- Associated Press - Thursday, April 9, 2015

A home to U.S. naval power, the Hampton Roads region of southeastern Virginia also ranks among the worst places for a vet to get a timely appointment to see a Veterans Affairs doctor.

Out of all VA medical centers nationwide, the hospital in Hampton had the fourth-highest percentage of waits topping 30 days. More than 7.3 percent of the 151,300 appointments completed at the medical center between Sept. 1 and Feb. 28 failed to meet the VA’s timeliness goal, which calls for patients to be seen in 30 days or less.

Things were worse at the hospital’s outpatient clinic in Virginia Beach, where 18.3 percent of patient visits involved a wait of longer than 30 days. That’s the second-worst worst timelines rate in the country at any VA outpatient clinic, although things have improved over the past few months. The clinic completed nearly 89 percent of its visits in a timely fashion in February, compared to 76 percent six months earlier.

The AP examined waiting times at 940 VA hospitals and clinics to see how things might have improved since a scandal over delays and attempts to cover them up led to the resignation of VA Secretary Eric Shinseki and prompted lawmakers in August to pass the Veterans Access, Choice and Accountability Act.

That legislation gave the VA an extra $16.3 billion to shorten long waits for care.

From September through February, more than 23,300 of almost 622,000 medical appointments at U.S. Department of Veterans Affairs facilities in Virginia failed to meet the health system’s timeliness goal. The numbers include three VA medical centers and 14 outpatient centers in the state.

Many of those delays were concentrated in the southeastern corner of the state.

The VA hospitals in Richmond and Salem were below the national average of 2.8 percent of appointments that involved a delay in care of at least 31 days.

Along the banks of the Chesapeake Bay, the Hampton hospital system is situated in one of the biggest - and growing - geographical clusters of active duty and retired military people. The medical center has seen a 30.5 percent growth in patients over the last five years, four times the national average, said Hampton VA Medical Center spokesman Daniel Henry.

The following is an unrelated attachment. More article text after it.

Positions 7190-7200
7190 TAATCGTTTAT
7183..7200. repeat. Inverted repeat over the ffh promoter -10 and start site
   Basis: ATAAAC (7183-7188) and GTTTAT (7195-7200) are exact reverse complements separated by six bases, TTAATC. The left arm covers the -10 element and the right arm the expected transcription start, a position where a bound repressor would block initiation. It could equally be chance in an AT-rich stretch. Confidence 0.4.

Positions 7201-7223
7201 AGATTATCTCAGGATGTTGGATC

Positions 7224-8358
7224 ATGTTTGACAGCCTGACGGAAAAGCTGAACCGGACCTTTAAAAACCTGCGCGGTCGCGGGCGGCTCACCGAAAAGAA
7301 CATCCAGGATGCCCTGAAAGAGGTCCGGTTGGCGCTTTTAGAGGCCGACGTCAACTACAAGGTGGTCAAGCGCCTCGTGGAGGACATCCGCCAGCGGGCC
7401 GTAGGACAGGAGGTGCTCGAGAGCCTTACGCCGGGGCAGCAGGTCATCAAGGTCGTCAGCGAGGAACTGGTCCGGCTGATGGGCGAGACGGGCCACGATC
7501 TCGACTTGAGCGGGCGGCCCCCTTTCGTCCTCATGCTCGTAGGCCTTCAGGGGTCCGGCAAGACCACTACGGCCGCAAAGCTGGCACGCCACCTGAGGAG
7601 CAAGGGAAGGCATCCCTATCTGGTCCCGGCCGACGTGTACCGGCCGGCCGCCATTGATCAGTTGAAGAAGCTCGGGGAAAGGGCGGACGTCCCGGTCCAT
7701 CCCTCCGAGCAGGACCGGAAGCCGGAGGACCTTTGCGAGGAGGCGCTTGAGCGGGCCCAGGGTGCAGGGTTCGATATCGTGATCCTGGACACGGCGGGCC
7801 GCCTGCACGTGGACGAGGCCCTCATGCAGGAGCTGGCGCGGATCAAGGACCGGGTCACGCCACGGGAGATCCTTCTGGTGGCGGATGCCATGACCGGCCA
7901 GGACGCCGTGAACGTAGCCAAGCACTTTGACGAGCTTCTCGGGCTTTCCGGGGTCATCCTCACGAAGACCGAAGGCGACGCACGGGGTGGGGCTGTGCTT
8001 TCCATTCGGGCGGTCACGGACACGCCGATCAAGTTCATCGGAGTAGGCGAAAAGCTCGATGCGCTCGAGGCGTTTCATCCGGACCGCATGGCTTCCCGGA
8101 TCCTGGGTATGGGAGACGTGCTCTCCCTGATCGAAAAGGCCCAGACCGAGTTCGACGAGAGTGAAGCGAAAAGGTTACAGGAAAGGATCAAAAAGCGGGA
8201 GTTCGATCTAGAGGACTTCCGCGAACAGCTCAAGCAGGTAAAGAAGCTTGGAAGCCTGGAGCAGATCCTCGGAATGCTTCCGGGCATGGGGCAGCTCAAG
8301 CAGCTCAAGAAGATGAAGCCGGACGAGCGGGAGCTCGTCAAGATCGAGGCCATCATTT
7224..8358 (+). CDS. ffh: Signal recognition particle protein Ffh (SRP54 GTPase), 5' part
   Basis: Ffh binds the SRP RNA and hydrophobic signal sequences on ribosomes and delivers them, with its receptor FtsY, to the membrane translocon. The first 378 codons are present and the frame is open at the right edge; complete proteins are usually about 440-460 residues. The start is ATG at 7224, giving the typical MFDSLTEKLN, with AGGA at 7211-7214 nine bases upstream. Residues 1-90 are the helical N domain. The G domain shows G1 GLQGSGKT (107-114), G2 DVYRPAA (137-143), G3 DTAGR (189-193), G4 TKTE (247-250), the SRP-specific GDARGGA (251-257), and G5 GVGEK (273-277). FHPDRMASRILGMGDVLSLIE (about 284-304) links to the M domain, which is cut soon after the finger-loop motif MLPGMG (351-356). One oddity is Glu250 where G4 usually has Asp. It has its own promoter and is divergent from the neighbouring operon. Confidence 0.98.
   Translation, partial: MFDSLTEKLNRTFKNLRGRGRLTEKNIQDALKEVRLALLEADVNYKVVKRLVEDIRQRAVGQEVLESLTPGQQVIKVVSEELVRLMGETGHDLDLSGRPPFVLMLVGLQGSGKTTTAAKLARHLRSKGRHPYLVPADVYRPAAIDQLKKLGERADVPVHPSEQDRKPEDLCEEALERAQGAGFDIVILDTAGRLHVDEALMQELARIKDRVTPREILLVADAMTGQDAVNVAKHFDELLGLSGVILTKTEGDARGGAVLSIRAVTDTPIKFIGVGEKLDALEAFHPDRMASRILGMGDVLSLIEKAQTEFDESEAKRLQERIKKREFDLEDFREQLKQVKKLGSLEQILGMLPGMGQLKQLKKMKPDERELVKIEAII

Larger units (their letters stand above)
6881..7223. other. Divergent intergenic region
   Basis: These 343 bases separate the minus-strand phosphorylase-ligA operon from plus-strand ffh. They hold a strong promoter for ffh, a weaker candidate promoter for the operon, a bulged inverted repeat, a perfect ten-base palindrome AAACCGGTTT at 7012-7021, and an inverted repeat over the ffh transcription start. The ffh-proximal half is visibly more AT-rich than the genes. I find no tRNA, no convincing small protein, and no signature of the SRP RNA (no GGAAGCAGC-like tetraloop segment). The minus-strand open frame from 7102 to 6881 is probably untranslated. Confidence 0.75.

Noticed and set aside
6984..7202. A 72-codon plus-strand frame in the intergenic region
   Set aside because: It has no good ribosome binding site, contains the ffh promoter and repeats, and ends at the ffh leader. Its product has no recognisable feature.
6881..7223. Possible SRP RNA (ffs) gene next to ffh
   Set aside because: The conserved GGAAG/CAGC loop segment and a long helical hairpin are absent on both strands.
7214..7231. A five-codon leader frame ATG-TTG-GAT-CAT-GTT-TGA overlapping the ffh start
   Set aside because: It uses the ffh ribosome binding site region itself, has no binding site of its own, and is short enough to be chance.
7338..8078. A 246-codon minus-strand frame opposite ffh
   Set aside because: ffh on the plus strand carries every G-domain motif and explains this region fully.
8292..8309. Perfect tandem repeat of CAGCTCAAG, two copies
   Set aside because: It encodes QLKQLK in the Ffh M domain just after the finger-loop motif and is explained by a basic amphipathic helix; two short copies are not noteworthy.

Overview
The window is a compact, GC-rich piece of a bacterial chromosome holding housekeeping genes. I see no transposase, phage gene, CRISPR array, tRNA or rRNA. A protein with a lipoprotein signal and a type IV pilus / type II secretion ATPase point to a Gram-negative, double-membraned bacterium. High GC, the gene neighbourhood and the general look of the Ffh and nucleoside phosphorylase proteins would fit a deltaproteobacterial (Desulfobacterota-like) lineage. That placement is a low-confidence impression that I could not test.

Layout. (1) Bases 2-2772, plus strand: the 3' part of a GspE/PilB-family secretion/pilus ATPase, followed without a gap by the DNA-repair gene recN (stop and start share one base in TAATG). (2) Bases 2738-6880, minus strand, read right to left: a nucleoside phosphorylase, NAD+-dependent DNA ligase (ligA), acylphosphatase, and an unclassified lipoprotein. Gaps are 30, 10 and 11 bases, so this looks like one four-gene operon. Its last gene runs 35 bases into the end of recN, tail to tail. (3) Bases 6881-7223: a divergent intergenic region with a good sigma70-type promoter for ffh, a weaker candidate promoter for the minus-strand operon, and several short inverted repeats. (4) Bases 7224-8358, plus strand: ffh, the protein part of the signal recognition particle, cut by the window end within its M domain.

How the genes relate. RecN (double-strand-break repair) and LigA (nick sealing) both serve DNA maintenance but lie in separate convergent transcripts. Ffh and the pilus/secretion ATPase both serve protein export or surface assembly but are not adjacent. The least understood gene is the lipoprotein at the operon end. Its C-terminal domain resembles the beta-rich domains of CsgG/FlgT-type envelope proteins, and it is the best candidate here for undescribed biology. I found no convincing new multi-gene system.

Hampton has responded by recruiting more primary care providers and planning expansions, Henry said.

Steven Williams, a 59-year-old Virginia Beach resident and U.S. Navy veteran of the Gulf War, said it took from August until January to get a basic primary care visit at the Virginia Beach clinic.

“The medical care, once you get in to see them, is excellent,” Williams said. “But getting in there - ooh, that’s hard.”

Part of that backlog will be addressed by a new 10,000-square foot outpatient clinic in the Chesapeake or Virginia Beach area, slated to open in August and support 6,000 veterans, Henry said.

About a month ago, the Hampton hospital also converted 12,000 square feet of administrative office space into a primary care clinic. Since December, seven new primary care providers have come on board, which has provided some wait-time improvements, Henry said.

Those are stopgaps until the hospital system can open a new, 155,000 square-foot health-care center near Chesapeake or Virginia Beach, now slated for 2020, depending on a steady budget, Henry said.

“We’ve been looking at things, long-term, to manage the growth,” Henry said. “And that (health-care center) will have the biggest impact.”


AP writer David B. Caruso contributed to this report from New York.



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